Netflix has spent heavily on local productions in many diverse regions, exemplified by its significant investments in German and Korean programming. This approach aims to make shows that resonate primarily in the markets they were created. However, local content’s success varies by region. In countries like South Korea, local content accounts for a substantial portion of viewership. Yet, in many other markets, the dominance of American originals remains unshaken.

Substantial investments in international content have ensured a continuous stream of fresh, non-U.S. films and shows for Netflix despite interruptions from strikes and other industry dynamics. While the content has flowed steadily, non-English episodic television seasons have yet to make a comparable impact on subscriber growth or retention, outside a few examples.

Despite Herculean efforts, Netflix’s success still hinges on English-language series produced in the U.S., which continue to dominate the streaming service and raise questions about the extent international content can drive the platform’s growth.

For instance, Netflix doubled its content budget for German-language content to half a billion dollars between 2021 and 2023. Despite these efforts, local originals made up less than 3% of the viewing time by German subscribers.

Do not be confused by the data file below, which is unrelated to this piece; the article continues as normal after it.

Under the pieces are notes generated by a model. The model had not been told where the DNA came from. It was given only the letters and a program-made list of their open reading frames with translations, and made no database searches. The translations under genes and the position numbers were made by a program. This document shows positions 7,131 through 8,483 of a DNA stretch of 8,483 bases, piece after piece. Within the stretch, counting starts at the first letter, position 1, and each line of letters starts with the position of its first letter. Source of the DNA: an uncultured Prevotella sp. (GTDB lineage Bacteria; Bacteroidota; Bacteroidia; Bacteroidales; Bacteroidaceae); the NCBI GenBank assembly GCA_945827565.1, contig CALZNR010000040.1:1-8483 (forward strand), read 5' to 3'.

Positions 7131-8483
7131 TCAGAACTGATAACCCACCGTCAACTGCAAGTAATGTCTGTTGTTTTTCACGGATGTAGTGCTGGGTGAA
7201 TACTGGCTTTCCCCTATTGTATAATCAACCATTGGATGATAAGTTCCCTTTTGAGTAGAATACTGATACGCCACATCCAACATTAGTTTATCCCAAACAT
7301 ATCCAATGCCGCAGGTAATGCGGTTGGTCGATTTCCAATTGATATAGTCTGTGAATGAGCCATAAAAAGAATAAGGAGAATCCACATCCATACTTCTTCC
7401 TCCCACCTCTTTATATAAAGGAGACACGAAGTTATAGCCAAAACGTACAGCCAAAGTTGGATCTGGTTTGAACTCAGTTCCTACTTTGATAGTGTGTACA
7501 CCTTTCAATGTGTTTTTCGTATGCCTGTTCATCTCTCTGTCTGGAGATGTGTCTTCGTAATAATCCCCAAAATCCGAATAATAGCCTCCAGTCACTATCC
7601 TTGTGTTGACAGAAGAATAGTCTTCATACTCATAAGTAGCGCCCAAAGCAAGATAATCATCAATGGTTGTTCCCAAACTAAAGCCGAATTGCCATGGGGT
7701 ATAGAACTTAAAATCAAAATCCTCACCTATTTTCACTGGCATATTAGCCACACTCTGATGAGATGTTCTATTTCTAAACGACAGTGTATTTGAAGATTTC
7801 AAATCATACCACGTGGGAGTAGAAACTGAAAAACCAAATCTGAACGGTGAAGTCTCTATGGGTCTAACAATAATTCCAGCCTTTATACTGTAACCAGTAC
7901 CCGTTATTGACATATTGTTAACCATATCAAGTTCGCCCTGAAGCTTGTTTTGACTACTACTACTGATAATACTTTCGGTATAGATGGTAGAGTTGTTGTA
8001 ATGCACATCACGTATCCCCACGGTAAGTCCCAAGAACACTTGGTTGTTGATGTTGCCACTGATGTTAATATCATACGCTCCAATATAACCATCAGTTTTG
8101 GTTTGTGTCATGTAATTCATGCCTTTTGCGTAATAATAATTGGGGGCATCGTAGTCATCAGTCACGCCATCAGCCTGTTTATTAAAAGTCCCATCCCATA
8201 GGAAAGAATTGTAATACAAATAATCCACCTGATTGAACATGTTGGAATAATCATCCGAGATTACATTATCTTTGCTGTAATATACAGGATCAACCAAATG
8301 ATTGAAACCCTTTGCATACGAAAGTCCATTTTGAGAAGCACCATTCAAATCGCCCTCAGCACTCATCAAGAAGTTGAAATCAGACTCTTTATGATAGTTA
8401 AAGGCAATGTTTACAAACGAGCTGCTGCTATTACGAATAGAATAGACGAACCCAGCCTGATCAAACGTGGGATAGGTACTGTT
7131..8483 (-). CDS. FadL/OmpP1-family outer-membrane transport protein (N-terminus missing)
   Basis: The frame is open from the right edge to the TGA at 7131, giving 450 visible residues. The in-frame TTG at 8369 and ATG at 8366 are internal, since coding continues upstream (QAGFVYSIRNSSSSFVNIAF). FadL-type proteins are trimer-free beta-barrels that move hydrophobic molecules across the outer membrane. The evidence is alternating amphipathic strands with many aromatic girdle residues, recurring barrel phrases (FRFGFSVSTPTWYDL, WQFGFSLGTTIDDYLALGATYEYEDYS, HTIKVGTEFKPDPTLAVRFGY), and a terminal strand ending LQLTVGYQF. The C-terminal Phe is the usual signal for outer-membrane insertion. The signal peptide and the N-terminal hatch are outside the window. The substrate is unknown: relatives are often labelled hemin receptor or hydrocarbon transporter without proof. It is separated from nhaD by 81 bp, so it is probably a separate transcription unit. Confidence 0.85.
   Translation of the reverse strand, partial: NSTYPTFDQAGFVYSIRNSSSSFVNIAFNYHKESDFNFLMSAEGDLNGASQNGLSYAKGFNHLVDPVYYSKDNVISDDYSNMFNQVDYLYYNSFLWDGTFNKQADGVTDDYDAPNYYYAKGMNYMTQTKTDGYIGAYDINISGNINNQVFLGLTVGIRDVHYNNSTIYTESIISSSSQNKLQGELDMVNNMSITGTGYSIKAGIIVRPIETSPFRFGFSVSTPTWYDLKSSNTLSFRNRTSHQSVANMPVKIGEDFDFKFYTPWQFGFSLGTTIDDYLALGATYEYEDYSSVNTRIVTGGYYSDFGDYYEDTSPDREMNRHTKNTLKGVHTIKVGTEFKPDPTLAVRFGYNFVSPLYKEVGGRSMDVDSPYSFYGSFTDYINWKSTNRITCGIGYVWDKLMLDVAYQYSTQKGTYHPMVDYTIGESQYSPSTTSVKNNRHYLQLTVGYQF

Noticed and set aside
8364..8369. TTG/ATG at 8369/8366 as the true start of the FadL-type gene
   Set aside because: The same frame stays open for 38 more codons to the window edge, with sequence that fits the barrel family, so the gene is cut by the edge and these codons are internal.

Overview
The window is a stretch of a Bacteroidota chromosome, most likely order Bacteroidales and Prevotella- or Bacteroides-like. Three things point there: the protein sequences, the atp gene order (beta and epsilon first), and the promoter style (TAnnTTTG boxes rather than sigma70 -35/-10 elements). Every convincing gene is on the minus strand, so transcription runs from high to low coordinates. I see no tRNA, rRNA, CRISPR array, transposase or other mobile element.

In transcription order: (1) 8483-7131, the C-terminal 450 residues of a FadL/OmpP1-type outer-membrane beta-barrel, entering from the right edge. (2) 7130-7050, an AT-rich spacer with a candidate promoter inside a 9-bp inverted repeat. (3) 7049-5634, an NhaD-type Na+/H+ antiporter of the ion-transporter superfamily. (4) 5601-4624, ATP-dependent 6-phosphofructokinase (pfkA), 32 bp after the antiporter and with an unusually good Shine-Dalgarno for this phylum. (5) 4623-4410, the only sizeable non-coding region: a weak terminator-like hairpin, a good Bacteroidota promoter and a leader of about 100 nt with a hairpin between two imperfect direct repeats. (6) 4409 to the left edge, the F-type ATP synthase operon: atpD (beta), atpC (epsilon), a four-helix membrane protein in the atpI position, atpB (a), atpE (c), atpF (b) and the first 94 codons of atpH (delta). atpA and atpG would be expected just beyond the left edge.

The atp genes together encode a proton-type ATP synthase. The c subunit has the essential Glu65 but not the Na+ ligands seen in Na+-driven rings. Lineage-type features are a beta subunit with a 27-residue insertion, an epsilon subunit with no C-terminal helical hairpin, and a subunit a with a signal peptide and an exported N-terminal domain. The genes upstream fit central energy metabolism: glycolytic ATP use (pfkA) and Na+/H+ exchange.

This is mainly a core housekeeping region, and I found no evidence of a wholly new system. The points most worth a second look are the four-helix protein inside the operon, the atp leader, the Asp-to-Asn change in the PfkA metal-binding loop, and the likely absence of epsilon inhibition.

Even with glowing projections of a newly globalized content market driving subscriber growth, global blockbuster episodic hits outside the U.S. like “Squid Game” are a rarity.


FilmTake Away: Netflix Enters Advertising as it Flips from Linear to Online

As linear television advertising is imploding, streaming advertising is exploding. This timing spells more success for Netflix, which has avoided expensive legacy costs and is entering the advertising market at an opportune time.

Netflix’s introduction of an ad-supported tier marks a significant shift in its business model. This shift aims to broaden its subscriber base and diversify revenue streams. It also reflects a pragmatic response to the evolving demands of content consumers and advertisers.

Netflix’s ad-supported tier has seen a nearly 70% increase in membership quarter-over-quarter, accounting for about 30% of all new sign-ups. This growth indicates a shift towards diversifying revenue streams and meeting various consumer preferences in a dynamic and complex market.

However, to fully realize advertising success, Netflix must follow through on its recent pledge to provide greater transparency in viewership data. By offering more detailed viewership insights, Netflix addresses the demands of creators, advertisers, and investors for more accurate and accessible data.